Newspaper Page Text
THE NATIONAL REPUBLICAN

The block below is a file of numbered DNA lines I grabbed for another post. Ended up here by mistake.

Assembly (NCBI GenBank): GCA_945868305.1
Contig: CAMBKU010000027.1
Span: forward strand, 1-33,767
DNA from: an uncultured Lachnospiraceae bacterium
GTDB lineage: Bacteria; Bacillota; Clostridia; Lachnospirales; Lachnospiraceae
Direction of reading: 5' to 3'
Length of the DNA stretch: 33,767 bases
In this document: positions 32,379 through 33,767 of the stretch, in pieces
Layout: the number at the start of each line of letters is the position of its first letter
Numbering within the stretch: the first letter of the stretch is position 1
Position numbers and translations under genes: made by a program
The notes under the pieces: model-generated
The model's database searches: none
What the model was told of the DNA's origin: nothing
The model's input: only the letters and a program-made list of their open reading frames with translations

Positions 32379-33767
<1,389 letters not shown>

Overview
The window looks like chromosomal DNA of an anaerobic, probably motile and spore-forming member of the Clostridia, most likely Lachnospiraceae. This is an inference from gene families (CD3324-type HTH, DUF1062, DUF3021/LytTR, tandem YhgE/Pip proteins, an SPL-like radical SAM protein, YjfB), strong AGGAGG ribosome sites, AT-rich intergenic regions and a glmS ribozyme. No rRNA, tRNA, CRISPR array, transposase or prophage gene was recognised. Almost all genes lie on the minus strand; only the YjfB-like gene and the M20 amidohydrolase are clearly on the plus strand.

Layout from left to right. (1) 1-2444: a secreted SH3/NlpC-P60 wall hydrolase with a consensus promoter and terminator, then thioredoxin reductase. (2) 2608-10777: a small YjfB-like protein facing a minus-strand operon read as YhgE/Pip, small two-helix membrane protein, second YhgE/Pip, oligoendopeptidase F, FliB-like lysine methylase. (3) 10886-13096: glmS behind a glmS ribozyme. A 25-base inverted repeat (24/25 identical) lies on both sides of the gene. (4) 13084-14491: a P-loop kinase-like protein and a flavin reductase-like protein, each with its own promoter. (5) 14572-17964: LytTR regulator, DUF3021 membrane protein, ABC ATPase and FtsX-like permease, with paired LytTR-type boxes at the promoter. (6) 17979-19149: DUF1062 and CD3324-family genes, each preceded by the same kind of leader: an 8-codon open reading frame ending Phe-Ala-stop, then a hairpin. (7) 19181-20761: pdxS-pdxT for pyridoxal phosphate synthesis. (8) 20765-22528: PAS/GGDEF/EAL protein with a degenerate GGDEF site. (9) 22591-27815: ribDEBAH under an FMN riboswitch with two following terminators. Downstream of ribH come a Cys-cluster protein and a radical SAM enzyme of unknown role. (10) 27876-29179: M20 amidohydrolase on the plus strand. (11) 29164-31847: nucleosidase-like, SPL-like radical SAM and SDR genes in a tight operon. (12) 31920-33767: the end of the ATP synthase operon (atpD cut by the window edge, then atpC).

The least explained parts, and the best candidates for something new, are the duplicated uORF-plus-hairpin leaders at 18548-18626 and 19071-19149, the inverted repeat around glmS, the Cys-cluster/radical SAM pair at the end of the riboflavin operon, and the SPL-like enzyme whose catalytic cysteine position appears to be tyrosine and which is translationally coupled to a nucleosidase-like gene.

IS PUBLISHED EVERY MORNING, (SONDATS EXCEPTED,) On Seventh street,, near K, opposite the General Post Office, by LEWIS CLEPHANE & CO. TERMS, To city iribicrlbers, alx cents per week, paya ble to the carriers. To mall subscribers, three dollars and fifty cents per annum, payable in advance. RATES OF ADVERTISING One qu, three days........i.,.,........;.$i.0t One square, four days. .,..;, ..... 1J5 One square, live day .... im? One square, six days , j..yj. One square, two weeks. ....., I.TS One aqaare, three weeks.. ... ..,v. 3.60 One square, one month . 4.00 One square, three montrn...... ......loloO One square, 'sir months -.....,'. J leloo One square, one year 30.00 Every other day and once a week advertise ments, fifty per cent advance on the above. Inserted at reading matter, ten cenU a Una. Church and other notices, and wants, twenty five cents for each Insertion. Ten lines or less constitute a square. 9Sffiai?al wait Vol. I. WASHINGTON, D. C, WEDNESDAY, JANUARY 23, 1861. No. 48. U9 PRICE ONE CENT. From the New York Sunday Herald. DEATH OF LOLA MONTEZ, THE AOT- HESS, DAN8EUSE, AND LECTURER. This remarkable woman closed her earthly career in this city on Thursday last, after a long and severe illness, and was quietly buried yes terday. But few women have seen so many ups and downs In life as she, or been obliged to battle with human nature in so many forms as it has fallen to her lot. She has known society in all its varied forms at one time greeted with ap plause from a multitude of votaries, and then again being obliged to flee in disguiso" from the enraged populace. Lola Montez was of Irish and Moorish-Spanish descent, and was born in tho city of Lim erick, Ireland, in 1824. Her father was a captain in the forty-fourth regiment of the English army, and a son of Sir Edward Gil bert. Her mother was on Oliver, and a de scendant from Count do Montalvo, who at one time possessed immense estates in Spain. The Montalvos were of Moorish origin, and emi grated to Spain during the reign of Ferdinand and Isabella tho Catholic. Her father was only about twenty and her mother fifteen when they were married, and Lola was born during the second year of their marriage. At her bap tism she was christened Marie Dolores Eliza Hosanna Gilbert; she was afterwards called Do lores, from which she derived her name Lola. But a short time after her birth, tho forty fourth regiment, in which her father was cap tain, was ordered to India. After a long and tedious voyage, tbey lauded at Calcutta, and remained there nearly three years, when tho army was ordered to Dinapore, some distance in the interior, by the Governor General, Lord Hastings. They had not been on tho Ganges but a short time before the cholera broke out in their ranks with terrible violence and the father of Lola was one of its first victims. Tho widow Gilbert, being young and hand some, soon found herself the centre of attrac tion. She, however, remained in widowhood but a short time, and was led to the altar the second time by Captain Craigie, of the same regiment as young Gilbert, and a warm friend of the latter. Her husband hud committed her and little Lola to his charge on his death-bed. Soon after the marriage, Craigie was advanced to the rank of Major. At the age of six, Lola was sent to Europo, and placed in the charge of Major Craigie's father, residing at Montrose, in Scotland. The latter had been Provost of Montrose for nearly a quarter of a century, and every event con nected with his household was a matter of pub lic noto. The arrival of Lola was, therefore, soon known to all Montrose. For some cause or other, her parents obtain ed the idea that she was being petted too much : consequently, she was removed to London, and placed in the family of the Commander-in-chief of the Bengal forces, Sir Jasper Nichols. With the daughters of Sir Jasner Nichols she was sent to Paris to school, and after spending several years there, Miss Fanny Nichols andj young Lola were sent to uatn to hmsn tneir education. She remained there about eighteen months, at the expiration of which time her mother returned from India. Lola was then about fourteen years of age. She was informed by her mother that she had come home to take her back to India. The enormous amount of dress-making caused suspicion in young Lola's mind, and, upon further inquiries, she was in formed by Captain James that her mother hnd promised her in marriage to Sir Abraham fiant tone, she informed her mother that she would never consent. A family quarrel fol lowed, and in her despair she appealed to Cap tuin James for assistance.' On the next day the latter eloped with her to Ireland, where Captain James's family resided. After a great deal of trouble, they were finally married. They had been married but ahout eight months when Captain James left for India to join the'army. Spending a season at Calcutta, the army was ordered to Kurwal, in tho interior, where, but a few months after their arrival, her husband eloped with a Mrs. Lorncr, leaving her, ns she termed herself, "a little grass widow" nt the mercy of her friends. Lola was imme diately sent back to Calcutta, where her mother resided. Her reception and treatment there was somewhat cruel. Sho was locked up in her chamber by her mother until a certificate was procured liom a physician that slio was in ill health, and must be sent to Europe. Her stepfather showed his disapproval of this treat ment by handing her a check for a thousand pounds as she stepped on board of tho vessel to sail for Europe. Those who had charge of her on this voyago were directed to place her in the charge of Mr. David Crngie, residing at Perth, Scotland. But upon her arrival at Lon don she refused to go there, and went to reside with a gifted lady by the name of Fanny Kelly. She decided upon becoming an actress, but being deficient in English, it prevented her from making an immediate appearance. It was thereforo settled that she should become a dan seuse. Studying that art for four mouths, under the instruction of a teacher, she paid a brief visit to the Montalvos in Spain, when sho re turned to London, and made her debut at Her Majesty's Theatre. As soon as her mother received tho news of that event, She put on mourning, and sent out funeral cards to all her friends, and has to this day refused to see or cominunicato with her. The debut was considered a successful one, but owing to some financial difficulty the engage ment was broken off, and she soon after ap peared at tho ltoyul Theatre in Dresden. Her appearance there created a grout furor, and she at once became a favorite of tho royal families. Leaving Dresden, sho made a suc cessful tour nt both Berlin and Wnrsaw, at tracting marked attention from the royal fam ilies wherever she appeared. At tho latter place, on being' hissed, she rushed to tho foot lights, and declared that they came from the director, because sho had refused gifts from his master. For this expression sho was obliged to leave Warsaw, and. it was only through tho interlercnco of the French consul that Her nr rost was prevented. Her next appearance was at St. Petersburg. On leaving the latter place, she visited Paris, and, forming the acquaintonco of Dujarrior, editor of La 1'resse, and one of tho leaders of the republican party, in his society formed a testa for politics, and learned from him to hato tyranny and oppression in every form that it showed itself, and became an enthusiastic re publican. She pledged herself In marriage to Dujarrier, but before the day fixed for tho nup tials her betrothed was killed In a duel by Beauvcllon. After this melancholy affair she left Paris for Bavaria, and again appeared on the theatri cal stago at Munich. Her manners and origi nality attracted ,the notice of King Louis, who, ascertaining she was versed in political matters, received her counsels, and promoted her to the nobility as a reward for her politcal services. She soon after became Countess of Lansfeld, with an income of seventy thousand florins per annum. In this influential position she used every effort to put in practice those principles that she had learned of Dujarrier. Her first effort was to induce the King to abolish the Ministry, which had stood for a quarter of a century, and prevailed upon him to form a new Cabinet without any regard to tho nobility, tak ing them from the ranks of the people. This net aroused a furious rage against her, not only in Bavaria, but throughout Germany. With a storm gathering about her head, she continued her reformatory movements, to the great con sternalinn of the tyrants that had grown fat with power. Her next effort was an attempt to intioduce the Code Napoleon as laws of the land. This was more thanfjhe enraged nobility would benr. All manner of devices were re sorted to by the Jesuits, as well as the nobility, to get rid of her. They tried coaxing, bribing, and then threatening, but to no avail. At length a revolution broke out, and she, finding herself unable to resist it, left the country disguised as a peasint girl, and sought refuge in the land of William Tell. Her career in Bavaria brought down upon her head the most bitter calumnies from the Jesuits, which has followed her, poisoning the atmosphere wherever sho went, fpllowing her even to this country. Remaining in Switzer land a short time, she visited tho King of Ba varia disguised in boy's clothing. Returning to Switzerland, she hastened off to London, and afterwards to Paris, where she resided a num ber of years. Shattered in fortune, and broken in health, she turned her attention to this coun try, and found her way to our shores in the Same ship that brought Kossuth. About two months ago, Bhe, then being ill, came to this city, and, by invitation, took up her abode with Mrs. Buchanan, the wifo oCthe celebrated florist, who knew Lola in Scotland, they being in their younger days school com panions. Lola gradually grew worse, although tho best of medical skill was employed, and everything supplied her calculated to alleviate her sufferings. About two weeks ago, she be gan to sink, and, being aware of the fact, her whole time was occupied in devotional exer cises. But, in this respect, anterior to the pe riod we allude to, she exhibited a marked change on her previous life. Her whole desiro seemed bent toward engaging in religious con versation with everybody with whom she came in contact, and in them sho exhibited a deep knowledge on the logical subjects. During the last week of her life she sent for and was i attended by the Rev. Dr. Hawks, of Calvary Church, aud ys also attended by members of the congregation of the church, and to them, while engaged in religious conversation, she exhibited a thorough repentance for her past erratic life. On Thursday, the day she died, Dr. Hawks was at her bedside, and when asked by tho clergyman if sho still thought sho had found forgiveness with her Saviour, not being able to speak, she nodded assent. She was then asked if sho thought she hud found full forgive ness for her past life, and she promptly signi fied, the affirmative. After her death, the kind friends who attended her in her sickness spared no pains to make the funeral ns respectable as possible, and, indeed, we may say it was all that an event of this peculiar naturo could be. The funeral took place yesterday. Tho Epis copal funeral servico was at Mrs. Buchanan's house, and the funeral cortege, which was quite large, and attended by some of our most re spectable citizens and their families, proceeded to Greenwood, where the body was interred. The Cavitai, ok the Southern Rei-ciimc. Tho location of the Federal capital of the South ern Confederation will bo a matter of no small contention, we fancy. We-rcmark that this dis cussion of the matter has already commenced by"articles in sundry papers of different Statos. The unwholesomo climate of New Orleans will be an insuperable bar to its claims as a capital site, and beside it is not so convenient a point as Mobile bay affords for the great body of States northwest of us a location on tho At lantic coast would have no claims to ccntrnlity by its .remoteness from the existing and the prospective States of the West and Southwest the direction in which we must "expand" in tho progress of events. Mobile is " to a degree," tho convenient centre of the preseut and the geographical ceutre of the future, is a seaport susceptible of impregnablo defence, is healthful and in every respect eligible for the honor of being elected the capital city of the South. If Mobile bo not so chosen, no seaport will be, we think, aud an interior capital, probably within Alabama, and probably Montgomery, will be decided upon. The capital will scarcely bo lo cated north of Alabama, or east of Alabama, or west of Alabama, and certainly not.soulh of Alabama. Mobilo is smith enough, west enough, east enough and north enough. Mo bile Advertiser, Jan. 12. Returned fiiom the South. A young man named Aldrich, u nephew of Dr. Aldrich, ar rived in this city lust Monday morning from Savannah, Georgia, which place he left to avoid couscriptiou iu tho militia. lie reports that tho Georgians are compelling every one be tween sixteen aad fifty years of ago to bear arms. He ulso reports that the secessionists are those who hao no property to lose. The merchants and tboso possessed of real estate are very generally in favor of tho Union, bt the mad-caps braud them as abolitionists and traitors if they give expression to their loyally and patriotism. Fall Jtiver News. Threatexixo JunnE Douglas. Tho South erners threaten to confiscate Judge Douglas's plantation and negroes at tho South, unless ho keeps still at Washington or stands by them in their secession movements. Tnia explains the Judgo's position agaiiiBt coercion. The Cleveland Grays have concluded to visit Washlngto on the 4th of March, to witness the' inauguration of Mr. Lincoln. Tho value of the principal State products ex- fiorted from San Francisco in 1860 is as fol owsi barley, 150,000 bushels ; bread $280,000; fish. J 18,000; flour, $649,000; furs, $15,000; gold, $42,325,000; hides, $GUO,000; timber, $74,000 ; oats, $J 20,000: potatoes, $39,000; quicksilver, $.150,000: skins, $29,000; silver ore, $416,000; whcat,$l,8j4,000;wine,$30,000; tallow, $56.000 ; wool, $392,000. The total of exports of tho State ether than gold, are valued at $8,732,000, against the Bum of $5,533,000 in 1859, and $480,000 in 1853. A Scene at the Theatre. On Saturday evening, on the occasion of the last appearance of the Webb Sisters, a vast audience crowded McVicker'a Theatre. Daring the progress of the last play " The Invisible Prince a casual allusion to tho gallant Major Anderson was one of the most striking scenes ever witnessed in this city. Tho entire audience rose to their feet, ladies waved their handkerchiefs, and cheer after cheer resounded through the edifice. Chicago Journal. Reinforcements. It was currently reported yesterday that Fort Sumter was reninforccd the night before, by the birth of twin children. A friend meeting an old gentleman, took up the joke, and gruvely informed him that the fort was reinforced on the night specified. The gentle man, receiving the startling news as fact, raised his hands and exclaimed, " now look out for squalls." Pretty good. Columbia Guardian. God'Bi.ess 'em. A secession flag was raised in Nicholasville, Kentucky, on the 8th instant. The ladies of tho town God bless 'em in stantly secured the services of a young man, and had tiie flag taken down and burned in the street, which called forth loud and prolonged applause from the assembled crowd. Documents have been found, and aro now in process of translation by a learned committee,, tending to show that Noah visited the arctic regions. They had an earthquake in South Carolina on the 3d. They will have a worse one if they don't behave themselves. MERCHANT TAILORING. fPHE advertiser respectfully Invites the atten-J- tion of his friends and the public In general to his now stock of Cloths, Cassimeres, and Vestings. He has always on hand goods suitable for the season which he would be pleased to make up to order on as liberal terms as any other estab lishment iu this city. E. M. DREW, Agent, O street, next to Bank of Washington, nov 20 NEW MESS MACKEREL, Ac., &c. B Barrels New No. 1 Mess Mackerel. 20 barrels Large New No. 1 Mackerel. 100 Halves, Quarters, and Eighths Barrels New Mess and No.-1 Mackerel. 0,000 pounds Large Fat Codfish. 6 tierces No. 1 Salmon. 25 kits No. 1 S.lmon. 60 boxes Scaled Herrings. 200 barrels No. 1 M. John's Alcwives. 200 barrels No. 1 Gibbed Herring. For sale by E. E. WHITE k CO., No. 63 Louisiana aieaue, bet. Sixth and Seventh streets, opposite Bank dec 15 of Washington. FItESH TEAS. I AM receiving a lot of Green and Black TEAS, among which are some of as fine grades as can be had, to which I invite the attention of all lovers of choice Green and Black Teas. JESSE B. WILSON, 327 Pa av., between Sixth and Seventh nov 2G streets, south side. Mi: NOTICE! -i WISH all gentlemen to bear' K in mind that the plan which I dopted, six years ntro, of selling; HATS and BOOTS at greatly reduced prices, for cash, is In successful operation. Just received, n full supply of the latest New York styles of DUESS HATS. The very finest Hat at $3.50 ; a first-rate Hat, $3 ; and very good, fashionable Hat, $2.50. All of the latest styles otsoft HATS and CAPS, at the very lowest prices. I am constantly supplied with a very large Block ot those fine DRESS BOOTS, at S3.75 which I have been selling for many years as well as the very best quality of Patent Leather GAIT ERS, at $3 50. Fiue French Calfskin Gaiters, Irom $2 to $2.50. Terms cash. No extra charge In order to oQ. set bad debts. A.N'THO.N'V, Agent for the Manu facturers, Seventh street, second Hat Store from the corner, opposite Avenue House, No, 640. nov 2D J. BOIILAYER, Butcher and Provision Dealer, Nos. 8 and 9, CENTRE MARKET, He has also a stand at the EASTERN MARKET. Pork, Beef, and all other kinds of Meat, kept constantly on hand, to which the attention of the citizens of Washington and resident stran gers is respectfully invited. dec 31 tf Champagne Wines and Brandies. i)p. BASKETS HKIDSIECK CHAMPAGNE. oJ 25 baskets of the celebrated Uliquot Wine. 12 dozen fine old Champagne Brandy. 12'dozeu fine old London Dock Brandy. 8 quarter casks very fine delicate Palo Sherry, Imported direct by us. In store, and for sale by E. B. WHITE k CO., No. G3 Louisiana avenue, between Sixth and Seventh streets, opposite dec 15 Bank of Washington, Fine Old Whisky. I f BARRELS FINE OLD RYE WHISKY. LU 10 barrels superior old Bourbon do. 5 barrels Gibson's XX XX old rye do. 10 do. do. XXX do. do. 20 do. do. XX do. do. 40 do. do. X do. do. 60 do. medium Rye and Bourbon do. 100 dozen old Cabinet, Rye, and Bourbon Whisky. 25 fire gallon demijohns very superior old Whisky. In storo, and for sale by E. E. WHITE k CO., No. C3 Louisiana avenue, between Sixth and Seventh streets, opposite dec 15 the Hank of Washington. "LINCOLN STOMACH BITTERS." ONLY sold at the store of W. Gerccke, on Pennsylvania avenue, between Four-and-a-half and Sixth Btreets. Also, a great supply just Imported of Swltz and Linburg Cheese, Sar dellea, Sardines, Holl. Herrings, &c, for sale, nov 30 W. GERECKE. THE ONION WILL STAND, NO MATTER WHO'S PRESIDENT! CONSEQUENTLY, I shall remain la Wash ington, and continue to pursue my occu pation of HOUSE, SIGN, and ORNAMENTAL PAINTING. Gliding In all its branches. Old Glailngi promptly attended to. Painting and Ornamenting Cottage Furniture In the best style. 1 -also -cull attention to the Painting of Roofs and Brick Walls. All of the above I will do as cheap as the cheapest. I therefore solicit the patronage of my friends and fellow citizens of the District. Punctuality strictly observed, and work done in the best manner. You will please mind your stops, and stop' at M. T. PARKER'S Painting Establishment, No. 53 1 63 11 53 II I Louisiana avenue, north side, be tween Sixth and eventh Btreets. P. S Signs put up free of charge, as usual. nov 20 A MAN, surveyor and draughtsman, who has four or five hours of spare time per day, wishes to get an engagement in drawing maps, charts, &c. Apply at No. 470 Ninth street, be tween D and E. dec 18 WANTED. A young man, twenty years of age, who has had considerable experience in such matters, withes to obtain a situation as clerk or salesman in a storo. Can furnish the best city reference. Address " G. E. R.," City Post Office. dec 21 FURS! FURS!! FURS!!! 1IIAYE now ready for exhibition and sale my stock of FURS, to which I invite the atten tion of the ladies. I have taken great care in tho selection, and feel assured they are unsur passed In quality, style, and workmanship. The assortment consists of all tho most fashionable kiuds. Hudson's Bay Sable, Canada Sable, Stone Marten, Royal Ermine, Russian Fitch, Siberian Squirrel, and many other varieties. FUR of all kinds for trimming, A large assortment of CHILDREN'S FURS, Also, A fine variety of CARRIAGE ROBES.; I solicit a call from the ladles, and every effort will be made to please. All Furs sold by their real names, and war. ranted to be as represented. JAMES Y. DAVIS, nov 20 late Todd k Co. Wines, Brandies, &c. Choice Old Madeira, Duff Gordon Sherry, Old LD Port, Fine Table Madeira, Old Carasquedo Sherry, Superior Brandies, Fine Old India Madeira, (a very superior article, not usually found in this market.) Curaco, Maraschio, Annesette, Absynthe, Congress Water. For sale low by BROWNING k KEATING, 353 Penn. avenue, near Sixth street. Massachusetts Clear Mess Fork For sale low by BROWNING k KEATING, 353 Penn. avenue, near Sixth street. OERMAN1A HOTEL. JOSEPH GERHARDT'S, Germanla Hotel and, i Restaurant, No. 340 O street, between Four-and-a-half and Sixth streets. Refreshments of all kinds. Also, the finest Oysters, In every style ; French, Hungarian, Rhein, and Moselle Wines, Champagne, Bol linger, Mumm, and Heldsick; with the best of other Liquors. nov 30 TWO AT TUE P1UCE OF ONE. Reasons why you should Visit EVANS'S GIFT BOOK STORE, 476 Pennsylvania avenue. BECAUSE It will cost you nothing. Because you cannot spend a few moments better than In looking over a collection of good books. Because you will receive polite and gentlemanly attention. Because G. G. Evans takes pleasure in exhibit ing bis goods to persons wishing to pur chase or not. Reasons why you should Buy your Books AT TIIE GIFT HOOK STORE. First. You can get any book you may want. Second. You can get new and fresh works di rectly from the press. Third. You can get them as cheap as at any otber store at publisher's lowest prices. Fourth. You are sure to receive a handsome present with each. Fifth. You can (ret more for your money than ot any other pla -e In the city. Sixth, You always recelvo two presents at the price of one. Remember that you pay no more than you would at any other Establishment, and you have tho advantage of receiving an elegant Present, which oftentimes is worth an hundred fuld more than the amount paid for the book. G. G. EVANS, dec 22 lm 47C Pennsylvania avenue. GAS FIXTURES! THE BEST ASSORTMENT EVER OFFERED IN THIS CITY THOSE who desiro to Bclectfrom new patterns, with the advantage of n redaction in prices, will call early and examine. Wo would also call the attention of persons about Introducing gas Into their dwellings to our Increased facilities, and consequent low prices, for this branch of our trade. Inviting nil who desire their work done promptly, and free from gas-leakages, to call at 209 Pennsylvania avenue, between Tenth and Eleventh streets, south sido. nov 20 J. W. THOMPSON k CO. SOHENCK'S PULMONIC SYRUP. DR. SCHENCK, of Philadelphia, finds it Im possible to visit Washington every week, and has made arrangements to positively be in the city the third Wednesday of every month. He has a suit of rooms at the Avenue House, where patients 'can obtain advice free. Ho only charges when it Is necessary to make a thorough examination of tho Lungs with the Itesplrome ter. S. B. Waite is agent for Schenck'i Pul monic Syrup, price $1 per bottle, for the euro of Coughs, Colds, and Consumption; Scbf nek's Sea Weed Tonic, price $1 per bottle, for Dyspepsia; Schenck's Mandrake Pills, price 25 cents per box, for Liver Bilious Complaints and Constipa tion of the Bowels. Dr. Scbenrk would be gruteful to those who have been cured by his remedies. If they would leave their certificates of cure with S. B. WAITE, corner Seventh etreet and Louisiana avenue. dec 21 3m A. HUBNER'S DRESS-MAKING ESTABLISHMENT, A'o. 500 Eleventh street, betireen Pennsylvania ave nue and E street. ALL kinds of Ladies' Garments, Dresses, Cloaks, Mantelets, Sacks, Zouave Jackets, &c, kc, cut and made to order, by every fash ion plate, in the latest Paris and London styles, at the shortest notice. dec 3 3m Chartered by Congress. THE MUTUAL FIRE INSURANCE COM PANY OF THE DISTRICT OF COLUMBIA offers to the Property Owners of the District the cheapest and as safe means of Insurance against Loss by Fire, as any otber Company, as will ap dear by an examination of its principles. The fact that all of the Insurance Companies of the District are declaring large dividends to their stockholders, at once shows the great profit on their premiums, and the consequent saving to persons Insuring with this Company. ULYSSES WARD, PresuUnt. CHARLES WILSON, Secretary. MATHEW O. EMERY, Treasurer. MANAGERS. ULYSSES WARD, JOHN VAN RISWICK, JOHN DICKSON, MATHEW G. EMERY, T. J. MAGRUDER, J. O. McKELDEN, CHARLES WILSON. Office adjoining (north) the Bank of Wash ington. n0T 2fl MACKEREL. I HAVE in store large and fat No. 1 MACK EREL. JESSE B. WILSON. nov2G rpiIE ROYAL TURKISH TOWELS. J- Bathing Sponges, Velvet Sponges, Bath Gloves. Brown Windsor Soap, Honey Soaps. Lubin's Soaps and Extracts. Genuine German Cologne, all sizes, wick ers and plain bottles. Bazin's Soaps and Extracts. Phalon'B Soaps and Extracts. Pomades of all kinds. Hair Tonics, ke. With a full assortment of new Perfumery. Hair Brushes, Combs, Tooth Brushes. Fresh Medicines, Pure Chemicals, &c. Just received at GILMAN'S New Drug Store, 350 Penn. Av. Congress, Empire, Saratoga, Bedford, Blue Lick, and White Sulphur Waters, always on hand, as above. dec 3 TO EPICURES. SALT-WATER TERRAPINS, Wild Ducks of all kinds, and Game la season, for Bale by J. O. STEWART, at his stand, No. 322 Centre Market, and residence, No. 131 Thlrteen-and-a-half street, Island, near tho Long Bridge, jan 1 lm B. SIEGEL, 391 Penn. av., between Four-and-a-half and Sixth sis., (Snilli side,) Importer and wholesale dealer In WINE, BRANDY, fJIN, CORDIAL, &c. DRUGGISTS, Grocers, and Liquor Dealers, will find it to their advantage to give me a call. I will sell the goods direct from the Ous-torn-House at New York prices. Old Cincinnati Rye Whisky always on hand, with a choice issortment of Wines, Brandies, Gins, Cordials fcc. dec 3 3m BOARDING, By the Day, Week, or Month, with or without Rooms. MRS. M. A. MILLS, having taken and fitted up, in handsome style, that lurge and pleasant house, No. 604 Pennsylvania avenue, third door cast of Third street, between the St. Charles Hotel and Adams's Express Office, near the Capitol and railroad depot, is now prepared to accommodate Transient or Permanent Guests with pleasant rooms, with or without Board, nov 20 URNISHED ROOMS to let, with or without board. Terms moderate, Apply at. No. 400 Eighth street, between G and II streets, dec 20 lm FOR RENT. A FINE PARLOR, on the first floor, and three Chambers on the floor above, at No. 270 Pennsylvania avenue, two doors eat of " Kirk wood House." dec 1 tf GOSHEN BUTTKlfANIM HEESE. I WILL hove In store In a day or two Choice GOSHEN BUl'TER and CHEESE, of as fine quality as can be had, to which I invito the at tention ot purchasers. JESSE B. WILSON, 327 Pa. av., between Sixth and Seventh nov 20 streets, south side. Fine Family Groceries, Teas, &c. Ray's, Welch's, and Bond's Family Flour. New Virginia and Pennsylvania Buckwheat. Tresh Corn Meal. Choice Goshen Butter. Prime Leaf Lard. Choice Green and Black Teas. New Sugar-cured Family Mains. JuBt received and for sale low by BROWNING k KEATING, 353 Penn. avenue, near Sixth 6trect. HANDLES AND OIL. VV 20 cases Paralline Candles. 20 boxes Sperm Candles. 60 boxes Adamantine Candles. 50 boxes Hotel Candles. 1 cask Coal Oil, for burning. Lard, Whale and Sperm Oil. Just received, and for Bale by E. K. WHITE 4 CO., No. G3 Louisiana avenue, bet. Sixth uuu oevcniu streets, opposite Bank of Washington. dec 15 jTORWWl REPUBLICAN ASSOCIATIONS. NATIONAL REPUBLICAN AS80CIA. " TION. orricEBD. B. II. French, President J. J. Coombs, First Vice President. Martin Bueil, Second Vice President. Lewis Clephaue, Secretary. Woodford Stone, Treasurer. John Iline, G. II. Plant,-Job W. Angus, 1. F. Hodgson, James Lynch, G R, Wilton, and Henry M. Knight, Executive Committee. Meets at tho Wigwam, corner of Indiana avenue and Second street, every Thursday evening. GERMAN REPUBLICAN ASSOCIATION. orricEU. W. Krzyzanowski, President Dr. Bricgleb, First Vice President G. Dilli, Secoud Vice President Joseph Gerhard, Secretary. s . John Lerch, Treasurer. Meets at Gerhard's Germania, every Tues day night, at eight o'clock. REPUBLICAN ASSOCIATION OP THE FIFTH AND SIXTH WARDS. officios. S. A. McKim, President George A. Bassett, First Vice President George It. Ruff, Second Vice President Charles Sleigh, Recording Secretary. J. L. Henghaw, Corresponding Secretary. William Dixon, Financial Secretary. John Grinder, Treasurer. Meets on the first and third Tuesdays of eve ry month, at Odd Fellows' Hall, Navy Yard. REPUBLICAN ASSOCIATION OF THE THIRD WARD. oEvicEns. J. J. Coombs, President. G. A. Hall, First Vice President A. Duvali, Second Vice President. J. C. Clary, Secretary. Martin Bucll, Treasurer. REPUBLICAN ASSOCIATION OF THE SEVENTH WARD. officers. Theodore Whcelej, President Edward Lycett, First Vice President A. Edson, S cond Vice President William J. Murtagh, Secretary. William Hendley, Treasurer. J. R. Elvans, J. Dillon, G. W. Garrett, Wil liam Martin, G. U. Larcombo, and G. B. Clark, Executive Committee. Meets at Island Hall, (third story,) corner of Virginia avenue and Sixth street, every Wednesday evening, at half past seven o'clock. GEORGETOWN REPUBLICAN ASSOCI ATION. OFFICERS. John S. Paxton, President W. W. McNeir, First Vice President J. W. Deeble, Second Vice President II. G. Divine, Cor. and Rec. Secretary. Jesse Chick, Treasurer. WIDE-AWAKES OF THE DISTRICT OF COLUMBIA. OFFICERS. Lewis Clephane, President George U. Plant, Vice President A. C. Richards. Secretary. Henry M. Knight, Captain. M. Smith, First Lieutenant R. M. Downer, Second Lieutenant. Meets at the Wigwam every Monday even; in. LEONARD SCOTT & CO.'S IIEI'IUNT OF TIIE BRITISH REVIEWS AND BLACKWOOD'S MAGAZINE. LEONARD SCOTT k CO., New York, con tinue to publish the following leading Brit ish Periodicals, viz : 1. The London Quarterly, (Conservative.) 2. The Edinburgh Review, (Whig.) 3. Tho North British Review, (Free Church.) 4. The Westminster Review, (Liberal.; 5. Blackwood's Edinburgh Magazine, (Tory.) These Periodicals ally represent the three great political parties of Great Britain Whig, Tory, and Radical but politics forms only one feature of their character. As Organs of the most profound writers on Science, Literature, Morality, and Religion, they stand, as they ever hare stood, unrivalled In the world of letters, being considered Indispensable to the scholar and the professional man, while to the Intelli gent reader of every class they furnish a more correct and satisfactory record of the current literature of the day, throughout the world, than can be possibly obtained from any other source. EARLY COPIES. The receipt of ADVANCE SHEETS from the Rrltlsh publishers gives additional value to these Reprints, inasmuch as they can now be placed in the hands of subscribers about as soon as the original editions. TERMS. For any oneof the four Reviews, per ana. - $3 For any two of the four Reviews, " .5 For any three of the four Reviews, " . 1 For all four of the Reviews, " 8 For Blackwood's Magazine, " 3 For Blackwood and one Review, " - 5 For Blackwood and two Reviews, " -7 For Blackwood and three Reviews, " -0 For Blackwood and the lour Reviews," . 10 Payments to be made in all calcs In advance. Money current in the State where issued will be received at par. CLUBBING. A discount of twenty-five per cent, from the above price will be allowed to Clubs ordering four or more copies of any one or more of the above works. Thus : Four copies of Blackwood, or of one Review, will be sent to one address for $0 ; four copies of tho four Reviews and Blackwood for $30; and so on. POSTAGE. In all tho principal cities and town), these workB will be delivered, FREE OF POSTAGE. When sent by mail, the Postage to any part of the United States will be but twenty-four tents a year for " Blackwood," and but fourteen cents a year for each of the Reviews. N. B. The price in Great Britain of the fire Periodicals above named Is $31 per annum. Remittances for any of the above publications should alwayt be addressed, post paid, to the publishers, LEONARD SCOTT Jt CO., nov 20 No. 54 Gold street Vw York.